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Shredding is a common way of disposing of important documents employed by both households and businesses. This is done to reduce the risk of identity theft and, in the case of businesses, is done in compliance with data protection laws.

What many people do not realise, however, is that shredding paper is far from environmentally friendly. Most believe that all paper is recycled in the same way. This is not true; while shredded paper can be recycled, it cannot be if it has been mixed with other recyclables.

If you need to dispose of sensitive documents, it may be worth considering a confidential waste disposal service. This article will explain why shredding paper is such a bad idea and offer some more eco-friendly alternatives.

Why Do People Shred Paper?

People shred their personal documents to reduce the risk of identity theft. All sorts of information can be gleaned from these documents: for example, your home or workplace address. Understandably, most people do not want to risk this information being easily accessible.

Companies also shred important documents when they are no longer needed. These might have customer details or sensitive business information. Shredding protects not only your customers but your business and employees as well.

Businesses also shred documents in accordance with government legislation and laws involving data protection.

Why Should You Reconsider Paper Shredding?

Despite the benefits of shredding, it is not a good idea. This is because shredded paper cannot be easily recycled, as the fibres in shredded paper are shortened, making them less useful for recycling.

Furthermore, when the shredded paper is mixed with other recyclables, it can no longer be recycled. This is because shredded paper usually becomes mixed up with small pieces of glass during the mechanical recycling process. Sometimes it may fall through the filter screen. When this happens, recycling centres are not able to retrieve the paper.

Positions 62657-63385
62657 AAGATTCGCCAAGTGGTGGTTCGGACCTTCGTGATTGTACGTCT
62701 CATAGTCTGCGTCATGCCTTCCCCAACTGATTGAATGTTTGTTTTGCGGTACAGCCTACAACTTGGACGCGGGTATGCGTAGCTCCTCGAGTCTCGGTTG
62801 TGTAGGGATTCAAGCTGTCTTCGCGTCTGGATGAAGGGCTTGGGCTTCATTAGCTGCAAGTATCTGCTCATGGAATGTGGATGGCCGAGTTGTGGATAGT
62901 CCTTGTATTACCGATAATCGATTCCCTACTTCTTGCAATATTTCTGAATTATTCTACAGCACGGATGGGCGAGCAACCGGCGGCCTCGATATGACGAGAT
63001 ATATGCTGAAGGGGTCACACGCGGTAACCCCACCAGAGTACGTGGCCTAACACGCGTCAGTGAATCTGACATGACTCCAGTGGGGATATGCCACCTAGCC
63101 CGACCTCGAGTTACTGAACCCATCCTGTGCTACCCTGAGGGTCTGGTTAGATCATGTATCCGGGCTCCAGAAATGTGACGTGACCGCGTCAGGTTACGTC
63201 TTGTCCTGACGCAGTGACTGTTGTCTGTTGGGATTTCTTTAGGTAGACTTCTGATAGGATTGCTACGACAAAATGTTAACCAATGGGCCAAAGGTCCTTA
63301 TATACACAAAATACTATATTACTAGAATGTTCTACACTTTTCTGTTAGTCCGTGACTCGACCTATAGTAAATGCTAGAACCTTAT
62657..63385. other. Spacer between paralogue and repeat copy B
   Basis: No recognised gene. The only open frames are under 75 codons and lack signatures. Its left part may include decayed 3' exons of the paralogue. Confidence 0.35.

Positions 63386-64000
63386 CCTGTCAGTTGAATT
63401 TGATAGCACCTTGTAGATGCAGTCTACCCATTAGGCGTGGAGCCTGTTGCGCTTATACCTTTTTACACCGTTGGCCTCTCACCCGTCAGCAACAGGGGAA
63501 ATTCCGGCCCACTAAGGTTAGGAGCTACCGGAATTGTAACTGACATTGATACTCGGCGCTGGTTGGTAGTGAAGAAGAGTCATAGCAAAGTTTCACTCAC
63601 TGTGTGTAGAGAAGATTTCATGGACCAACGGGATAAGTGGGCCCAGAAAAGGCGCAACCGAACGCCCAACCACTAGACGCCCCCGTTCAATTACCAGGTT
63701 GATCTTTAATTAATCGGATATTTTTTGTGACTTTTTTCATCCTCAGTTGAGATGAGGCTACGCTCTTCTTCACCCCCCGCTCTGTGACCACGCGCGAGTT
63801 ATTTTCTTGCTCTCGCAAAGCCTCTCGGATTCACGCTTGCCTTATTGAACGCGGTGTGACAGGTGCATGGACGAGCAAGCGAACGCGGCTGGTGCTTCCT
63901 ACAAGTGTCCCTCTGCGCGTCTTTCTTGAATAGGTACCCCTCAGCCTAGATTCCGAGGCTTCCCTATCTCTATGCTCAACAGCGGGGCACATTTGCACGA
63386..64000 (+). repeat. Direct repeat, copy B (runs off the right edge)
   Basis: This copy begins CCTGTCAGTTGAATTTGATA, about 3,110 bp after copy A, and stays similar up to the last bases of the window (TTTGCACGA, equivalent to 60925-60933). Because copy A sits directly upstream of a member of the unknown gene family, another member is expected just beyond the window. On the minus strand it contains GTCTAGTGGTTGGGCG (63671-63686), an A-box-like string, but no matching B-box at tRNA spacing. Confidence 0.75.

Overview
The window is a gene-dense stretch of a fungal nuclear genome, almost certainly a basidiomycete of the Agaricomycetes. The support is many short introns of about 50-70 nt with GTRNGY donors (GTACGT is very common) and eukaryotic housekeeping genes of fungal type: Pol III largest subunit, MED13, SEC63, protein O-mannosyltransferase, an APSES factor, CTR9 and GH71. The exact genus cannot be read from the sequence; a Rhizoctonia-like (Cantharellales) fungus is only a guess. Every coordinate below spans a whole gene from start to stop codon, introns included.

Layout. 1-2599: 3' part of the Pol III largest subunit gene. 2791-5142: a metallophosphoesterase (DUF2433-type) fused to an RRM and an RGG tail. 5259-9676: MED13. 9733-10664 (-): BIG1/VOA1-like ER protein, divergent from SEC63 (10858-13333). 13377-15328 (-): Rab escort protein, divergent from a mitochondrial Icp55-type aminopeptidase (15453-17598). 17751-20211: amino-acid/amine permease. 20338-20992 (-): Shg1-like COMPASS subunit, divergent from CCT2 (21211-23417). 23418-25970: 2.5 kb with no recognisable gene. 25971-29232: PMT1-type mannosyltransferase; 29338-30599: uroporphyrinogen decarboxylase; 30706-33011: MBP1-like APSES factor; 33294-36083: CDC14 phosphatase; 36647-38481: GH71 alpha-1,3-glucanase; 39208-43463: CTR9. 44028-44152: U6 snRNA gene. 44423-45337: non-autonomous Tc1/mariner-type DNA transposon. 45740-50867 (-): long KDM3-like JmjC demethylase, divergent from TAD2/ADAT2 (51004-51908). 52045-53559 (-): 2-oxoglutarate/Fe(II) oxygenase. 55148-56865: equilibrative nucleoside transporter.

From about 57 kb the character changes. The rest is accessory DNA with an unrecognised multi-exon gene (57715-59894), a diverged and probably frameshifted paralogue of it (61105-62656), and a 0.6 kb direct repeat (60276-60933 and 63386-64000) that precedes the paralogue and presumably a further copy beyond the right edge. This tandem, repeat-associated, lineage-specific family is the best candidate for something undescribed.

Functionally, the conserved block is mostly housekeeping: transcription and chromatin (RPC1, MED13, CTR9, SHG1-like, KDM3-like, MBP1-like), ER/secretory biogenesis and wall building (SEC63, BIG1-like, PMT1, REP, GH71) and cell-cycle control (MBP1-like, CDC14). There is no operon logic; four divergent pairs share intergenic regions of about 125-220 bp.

What Alternatives Are There to Shredding?

If you have important documents and want to keep your sensitive information safe from prying eyes, there are more eco-friendly options to shredding. For instance, if the document only has a few lines of personal information, you could simply cover it using a permanent marker or white-out.

Another option would be to take the papers to your local recycling centre. They would not be recycled immediately, but they would be mixed in with loads of paper, making it practically impossible for them to be targeted. Anyone who wanted to steal your data would have to break into the centre to do so.

You can also cut down on the number of physical bills and statements you get and ask to receive them online instead. That way, you don’t have to worry about getting rid of any papers in the first place.

Another alternative is to hire a shredding service. Such waste disposal services promise confidentiality; they will come to collect your documents themselves and dispose of them in secure facilities. After confirming that your papers have been destroyed, the shredding service will see that the paper is recycled into new, usable material.

Whichever option you choose is up to you; however, going with a shredding service would be the most convenient and would eliminate a lot of the work.

Can I Reuse Shredded Paper?

If none of these options is what you are looking for, or if you absolutely have to shred your documents, you could simply find ways to reuse your paper so that it doesn’t go to waste in a landfill somewhere. Here are a few ideas for ways you could use your shredded paper:

  • Animal bedding: You can recycle paper for animals to use as bedding. This is particularly popular for small pets like mice, hamsters, and gerbils. Animals love shredded paper, as they can easily make cosy nests from the fibrous strands.
  • Kindling: While it is not advisable to burn entire stacks of paper—especially without permission, as disposing of documents this way could get you into legal trouble—you can use shredded paper as kindling for your fireplace.
  • Packing material: Shredded paper can also be used as packing material when sending fragile items through the post. You can use it to pad envelopes and cushion cardboard boxes.
  • Crafts: On the more creative side of things, you can also use shredded paper in arts and crafts. Kids can make papier-mâché from the strands, or you could use it to fill Easter baskets.

Conclusion

Even though you may want to protect your personal details or those of customers and employees, it is not recommended that you do so through shredding documents. This is because shredding is not environmentally friendly, as it is difficult to recycle shredded paper.

This article has covered several alternatives to shredding:

  • Covering sensitive information with markers or white-out.
  • Recycling your papers.
  • Cutting down on physical bills and statements.
  • Hiring a waste disposal service to deal with the matter for you.

We have also highlighted some ways to reuse paper shreddings so that if you have to shred, you can find better uses for them than just throwing them away.